Little realizing his peril, the arrogant Ch'in Emperor refused to meet with Khan, insisting on a public display of servitude from Temujin. Temujin reacted by ordering a general advance against the Ch'in Empire. The resulting war lasted for approximately 23 years, and ended in the complete destruction of the Ch'in.
Although the Mongols began the war as nomadic horsemen, by the time they defeated the Ch'in they had learned how to use advanced siege weaponry to capture cities.
Amid the war against the Ch'in the Mongols also encountered the Shah of Khwarizm, who ruled a large Muslim state that stretched from modern day Iran to southern Russia as far as the Caspian and Aral Seas. In 1219 a Mongol horde estimated at 100,000 horsemen invaded Khwarizm and the other cities that lay along the rich Silk Way. Due to their stubborn resistance, the cities of Khwarizm were destroyed, their populations slaughtered or enslaved, and the area almost completely depopulated. In many respects, this area today still has not recovered from the Mongol invasion.
After destroying Khwarizm, the Mongols invaded Russia. In a series of campaigns between 1237-40, the Mongols completely subjected the various principalities of Russia, destroying anyone who opposed them. From Russia, the Mongols continued their western advance by invading Poland, Silesia, and Hungary. They easily defeated the armies of Poland, Germany, and Hungary, and appeared poised to erupt into Western Europe. But the death of the Great Khan, Temujin's grandson Ogodai, caused the armies to retreat in order to seek new orders, thus sparing most of Europe from destruction.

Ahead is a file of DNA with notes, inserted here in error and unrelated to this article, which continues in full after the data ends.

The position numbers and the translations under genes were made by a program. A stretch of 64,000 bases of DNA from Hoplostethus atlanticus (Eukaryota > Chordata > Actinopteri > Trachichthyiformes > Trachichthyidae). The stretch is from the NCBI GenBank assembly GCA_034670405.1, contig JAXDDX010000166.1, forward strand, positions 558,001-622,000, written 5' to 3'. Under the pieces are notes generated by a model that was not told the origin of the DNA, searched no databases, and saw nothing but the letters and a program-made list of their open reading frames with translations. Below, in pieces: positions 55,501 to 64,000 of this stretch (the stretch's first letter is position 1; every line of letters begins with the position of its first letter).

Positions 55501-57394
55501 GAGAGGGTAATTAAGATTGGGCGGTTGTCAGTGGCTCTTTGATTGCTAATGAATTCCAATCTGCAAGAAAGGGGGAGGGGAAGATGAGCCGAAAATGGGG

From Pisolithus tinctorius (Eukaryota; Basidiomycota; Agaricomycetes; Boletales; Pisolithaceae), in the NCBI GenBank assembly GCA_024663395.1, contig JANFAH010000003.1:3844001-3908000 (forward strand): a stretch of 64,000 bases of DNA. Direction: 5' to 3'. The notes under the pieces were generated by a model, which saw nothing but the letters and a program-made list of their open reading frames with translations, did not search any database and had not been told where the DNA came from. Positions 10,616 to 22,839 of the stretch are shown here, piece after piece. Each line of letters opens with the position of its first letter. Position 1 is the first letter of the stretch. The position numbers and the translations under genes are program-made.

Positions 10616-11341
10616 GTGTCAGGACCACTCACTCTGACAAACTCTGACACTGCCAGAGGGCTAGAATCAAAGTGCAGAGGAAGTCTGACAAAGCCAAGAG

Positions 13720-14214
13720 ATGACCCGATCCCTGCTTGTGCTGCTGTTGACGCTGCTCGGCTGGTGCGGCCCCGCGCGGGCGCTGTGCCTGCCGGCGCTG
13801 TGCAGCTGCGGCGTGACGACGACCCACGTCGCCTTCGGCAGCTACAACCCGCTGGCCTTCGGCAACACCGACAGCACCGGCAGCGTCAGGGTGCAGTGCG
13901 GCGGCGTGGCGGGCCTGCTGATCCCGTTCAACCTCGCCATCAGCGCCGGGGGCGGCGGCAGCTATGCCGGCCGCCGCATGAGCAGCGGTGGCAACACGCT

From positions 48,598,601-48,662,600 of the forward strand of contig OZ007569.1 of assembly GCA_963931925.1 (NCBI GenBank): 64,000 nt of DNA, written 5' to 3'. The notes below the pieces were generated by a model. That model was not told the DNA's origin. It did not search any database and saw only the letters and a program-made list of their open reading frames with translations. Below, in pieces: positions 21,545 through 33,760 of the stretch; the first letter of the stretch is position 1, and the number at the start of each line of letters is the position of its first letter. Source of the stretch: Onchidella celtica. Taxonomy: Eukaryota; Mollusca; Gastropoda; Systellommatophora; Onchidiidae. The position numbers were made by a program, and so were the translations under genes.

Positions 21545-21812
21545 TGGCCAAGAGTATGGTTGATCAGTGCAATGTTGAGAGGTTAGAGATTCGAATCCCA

Less fortunate was the Muslim world, as Baghdad was sacked in 1258 by yet another Mongol army and the Caliph executed by being trampled to death beneath Mongol horses. The destruction of Baghdad and slaughtering of its population was a blow that the Arab Empire of the Caliphs never fully recovered from. The Mongols were finally turned back for the first time by the Mameluks of Egypt in 1260.
By the end of the 13th century Mongol armies had been involved in action in countries including: Poland, Japan, Korea, Hungary, Russia, Palestine, Egypt, Persia, India, China, Cambodia, Burma, Vietnam, and Indonesia. After Temujin's death in 1227 five more Khans would follow, including Kublai Khan, whose triumph was the union of all of China under his rule. However, the death of Kublai Khan in 1294 AD marked the end of an era for Mongol conquests, and the fortunes of the Mongol armies began to decline. While many of the khanates founded by the Mongols lasted for several more centuries, the age of the great nomadic forces was over. Although their era was brief in duration, the Mongols conquered the largest empire the world has ever seen and terrorized virtually the entire Eurasian continent.
Genghis Khan, while remembered as a brutal conqueror throughout much of the world, is deeply revered in Mongolia to this day. There are statues to the Great Khan throughout the country, he graces many of the largest pieces of Mongolian currency and even the airport in the Mongolian capital of Ulaanbaatar bears his name.
The Mongol Empire was both the largest land empire ever assembled as well as the fastest created. In less than a century, the Mongols conquered all of China and Central Asia.